Deep in the bowels of a major publisher a light burned, creating a tiny, trivial, insignificant swath of illumination in the stygian darkness that held sway in the rest of the massive edifice. In that insignificant swath of light sat an insignificant entity, Myrtle Smith, first reader. Myrtle engulfed, rather than sat in her tattered chair. Her jowls shook as she peered through inch-thick glasses and chortled. Her chortle was a thing tinged with both triumph and madness.
Around Myrtle Smith, first reader, in that insignificant swath of light, black swans soared--three of them this day--manuscripts that would make the publishing company millions, if anyone but Myrtle Smith, first reader ever saw them. She read, and chortled late into the night, then Myrtle replaced all three black swans in their envelopes, along with a form rejection notice. She e-mailed her fellow first readers at the other publishers, the secret cabal that covertly rules the publishing world, and warned them to be on the lookout for tonight's black swans.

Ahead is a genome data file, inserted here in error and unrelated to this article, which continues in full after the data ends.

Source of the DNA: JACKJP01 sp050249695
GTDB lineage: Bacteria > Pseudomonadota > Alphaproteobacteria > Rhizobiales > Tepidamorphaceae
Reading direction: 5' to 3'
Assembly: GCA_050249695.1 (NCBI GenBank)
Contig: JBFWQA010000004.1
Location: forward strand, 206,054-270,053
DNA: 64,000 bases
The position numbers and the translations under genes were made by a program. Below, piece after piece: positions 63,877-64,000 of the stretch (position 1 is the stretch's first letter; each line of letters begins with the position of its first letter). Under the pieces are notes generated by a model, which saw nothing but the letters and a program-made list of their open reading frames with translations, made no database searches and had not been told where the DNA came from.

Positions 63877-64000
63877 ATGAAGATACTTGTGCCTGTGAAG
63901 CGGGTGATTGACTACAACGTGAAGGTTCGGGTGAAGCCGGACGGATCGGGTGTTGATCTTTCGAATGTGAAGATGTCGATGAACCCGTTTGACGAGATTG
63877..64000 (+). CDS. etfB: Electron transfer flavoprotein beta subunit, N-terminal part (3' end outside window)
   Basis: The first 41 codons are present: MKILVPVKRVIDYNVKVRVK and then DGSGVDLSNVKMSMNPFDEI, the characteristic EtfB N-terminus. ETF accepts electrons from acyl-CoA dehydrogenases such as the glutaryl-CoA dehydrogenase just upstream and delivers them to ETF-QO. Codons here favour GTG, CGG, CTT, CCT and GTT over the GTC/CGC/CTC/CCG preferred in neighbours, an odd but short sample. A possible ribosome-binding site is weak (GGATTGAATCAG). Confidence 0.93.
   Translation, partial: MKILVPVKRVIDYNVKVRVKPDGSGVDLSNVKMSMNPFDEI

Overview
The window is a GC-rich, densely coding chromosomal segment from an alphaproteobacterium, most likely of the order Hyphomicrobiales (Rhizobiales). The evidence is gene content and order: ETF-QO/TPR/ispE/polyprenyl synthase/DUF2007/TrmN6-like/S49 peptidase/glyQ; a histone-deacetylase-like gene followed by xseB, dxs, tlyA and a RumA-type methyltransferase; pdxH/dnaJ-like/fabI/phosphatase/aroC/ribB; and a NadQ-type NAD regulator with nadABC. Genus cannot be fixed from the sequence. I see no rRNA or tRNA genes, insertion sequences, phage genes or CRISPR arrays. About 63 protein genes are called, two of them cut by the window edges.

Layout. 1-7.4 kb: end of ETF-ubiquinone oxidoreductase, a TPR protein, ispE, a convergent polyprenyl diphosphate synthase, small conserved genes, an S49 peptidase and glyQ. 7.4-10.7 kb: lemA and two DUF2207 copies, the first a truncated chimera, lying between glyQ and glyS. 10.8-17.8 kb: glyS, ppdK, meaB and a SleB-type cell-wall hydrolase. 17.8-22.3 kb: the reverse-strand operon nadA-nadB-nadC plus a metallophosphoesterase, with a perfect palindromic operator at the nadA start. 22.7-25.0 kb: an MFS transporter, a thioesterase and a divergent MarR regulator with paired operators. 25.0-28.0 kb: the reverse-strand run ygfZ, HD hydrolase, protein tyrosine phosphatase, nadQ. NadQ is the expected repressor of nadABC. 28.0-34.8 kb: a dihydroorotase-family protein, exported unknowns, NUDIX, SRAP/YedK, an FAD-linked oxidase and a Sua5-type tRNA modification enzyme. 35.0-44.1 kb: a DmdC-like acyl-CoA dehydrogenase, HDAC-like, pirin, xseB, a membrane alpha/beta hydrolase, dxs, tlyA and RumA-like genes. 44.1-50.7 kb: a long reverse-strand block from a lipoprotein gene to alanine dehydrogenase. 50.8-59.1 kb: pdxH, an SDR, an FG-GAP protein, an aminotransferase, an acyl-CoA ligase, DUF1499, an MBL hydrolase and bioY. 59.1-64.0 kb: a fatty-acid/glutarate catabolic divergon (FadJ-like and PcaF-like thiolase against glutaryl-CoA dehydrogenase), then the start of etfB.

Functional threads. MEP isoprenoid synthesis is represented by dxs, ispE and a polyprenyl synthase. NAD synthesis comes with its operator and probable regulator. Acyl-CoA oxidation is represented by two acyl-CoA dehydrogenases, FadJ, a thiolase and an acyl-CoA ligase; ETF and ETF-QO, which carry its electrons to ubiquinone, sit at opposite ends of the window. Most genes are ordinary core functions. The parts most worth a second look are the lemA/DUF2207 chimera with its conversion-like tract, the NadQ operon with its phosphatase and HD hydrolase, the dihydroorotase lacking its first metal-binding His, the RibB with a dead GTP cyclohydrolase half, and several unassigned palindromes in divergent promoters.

You see, after years of laboring at the slushpile, Myrtle Smith, and all of her first reader colleagues have gone quite mad-mad in the sense of crazy and mad also in the sense of angry. They pass along the mediocre and the adequate to the bloodsucking, soul-destroying leeches that employ them. The transcendent, soaring manuscripts, however, they savor only among themselves, like art collectors hoarding masterpieces.
Dawn is sending tentative fingers into the stygian night when Myrtle Smith, first reader extinguishes her tiny island of illumination and waddles out of the building on her unfashionable, much scuffed penny-loafers. It has been a long night, but a productive one.